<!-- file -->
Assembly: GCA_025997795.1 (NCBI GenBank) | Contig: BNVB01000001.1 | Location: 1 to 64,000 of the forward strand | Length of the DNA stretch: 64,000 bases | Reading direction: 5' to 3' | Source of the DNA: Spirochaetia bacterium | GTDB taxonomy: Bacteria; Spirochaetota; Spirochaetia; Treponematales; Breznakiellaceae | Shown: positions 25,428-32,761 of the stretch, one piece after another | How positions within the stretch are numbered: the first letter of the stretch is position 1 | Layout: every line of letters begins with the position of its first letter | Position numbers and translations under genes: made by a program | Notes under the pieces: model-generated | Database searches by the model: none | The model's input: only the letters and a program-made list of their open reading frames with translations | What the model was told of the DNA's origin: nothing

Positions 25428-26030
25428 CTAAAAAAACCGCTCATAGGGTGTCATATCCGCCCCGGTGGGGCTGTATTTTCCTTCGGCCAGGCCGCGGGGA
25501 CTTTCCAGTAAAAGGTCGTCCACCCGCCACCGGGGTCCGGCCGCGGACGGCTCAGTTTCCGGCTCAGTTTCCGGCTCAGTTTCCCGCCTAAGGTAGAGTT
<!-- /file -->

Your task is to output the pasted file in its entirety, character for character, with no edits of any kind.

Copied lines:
Assembly: GCA_025997795.1 (NCBI GenBank) | Contig: BNVB01000001.1 | Location: 1 to 64,000 of the forward strand | Length of the DNA stretch: 64,000 bases | Reading direction: 5' to 3' | Source of the DNA: Spirochaetia bacterium | GTDB taxonomy: Bacteria; Spirochaetota; Spirochaetia; Treponematales; Breznakiellaceae | Shown: positions 25,428-32,761 of the stretch, one piece after another | How positions within the stretch are numbered: the first letter of the stretch is position 1 | Layout: every line of letters begins with the position of its first letter | Position numbers and translations under genes: made by a program | Notes under the pieces: model-generated | Database searches by the model: none | The model's input: only the letters and a program-made list of their open reading frames with translations | What the model was told of the DNA's origin: nothing

Positions 25428-26030
25428 CTAAAAAAACCGCTCATAGGGTGTCATATCCGCCCCGGTGGGGCTGTATTTTCCTTCGGCCAGGCCGCGGGGA
25501 CTTTCCAGTAAAAGGTCGTCCACCCGCCACCGGGGTCCGGCCGCGGACGGCTCAGTTTCCGGCTCAGTTTCCGGCTCAGTTTCCCGCCTAAGGTAGAGTT